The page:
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Journal Article

Metabolic Control of Dendritic Cell Activation and Function: Recent Advances and Clinical Implications

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Pearce,  Edward J.
Department Immunometabolism, Max Planck Institute of Immunobiology and Epigenetics, Max Planck Society;

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Citation

Everts, B., & Pearce, E. J. (2014). Metabolic Control of Dendritic Cell Activation and Function: Recent Advances and Clinical Implications. Frontiers in immunology, 5, 203. doi:10.3389/fimmu.2014.00203.


Cite as: http://hdl.handle.net/21.11116/0000-0006-A87E-0
Abstract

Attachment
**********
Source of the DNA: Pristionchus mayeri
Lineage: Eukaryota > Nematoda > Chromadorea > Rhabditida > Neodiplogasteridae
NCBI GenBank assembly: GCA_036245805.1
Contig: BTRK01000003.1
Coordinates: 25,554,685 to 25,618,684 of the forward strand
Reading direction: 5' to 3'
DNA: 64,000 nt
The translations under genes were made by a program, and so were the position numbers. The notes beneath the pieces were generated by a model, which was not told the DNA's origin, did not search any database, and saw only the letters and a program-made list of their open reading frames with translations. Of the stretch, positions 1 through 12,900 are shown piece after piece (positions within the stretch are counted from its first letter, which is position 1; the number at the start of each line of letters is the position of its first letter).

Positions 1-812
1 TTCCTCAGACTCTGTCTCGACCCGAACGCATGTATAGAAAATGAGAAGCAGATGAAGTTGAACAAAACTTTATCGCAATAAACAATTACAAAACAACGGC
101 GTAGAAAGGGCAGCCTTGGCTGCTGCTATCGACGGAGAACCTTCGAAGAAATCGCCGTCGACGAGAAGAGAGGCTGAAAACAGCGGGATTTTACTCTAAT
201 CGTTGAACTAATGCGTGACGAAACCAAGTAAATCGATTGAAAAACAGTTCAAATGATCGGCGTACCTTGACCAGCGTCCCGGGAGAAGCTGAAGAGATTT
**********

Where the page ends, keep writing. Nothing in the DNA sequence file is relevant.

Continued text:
Dendritic cells (DCs) are key regulators of both immunity and tolerance by controlling activation and polarization of effector T helper cell and regulatory T cell responses. Therefore, there is a major focus on developing approaches to manipulate DC function for immunotherapy. It is well known that changes in cellular activation are coupled to profound changes in cellular metabolism. Over the past decade there is a growing appreciation that these metabolic changes also underlie the capacity of immune cells to perform particular functions. This has led to the concept that the manipulation of cellular metabolism can be used to shape innate and adaptive immune responses. While most of our understanding in this area has been gained from studies with T cells and macrophages, evidence is emerging that the activation and function of DCs are also dictated by the type of metabolism these cells commit to. We here discuss these new insights and explore whether targeting of metabolic pathways in DCs could hold promise as a novel approach to manipulate the functional properties of DCs for clinical purposes.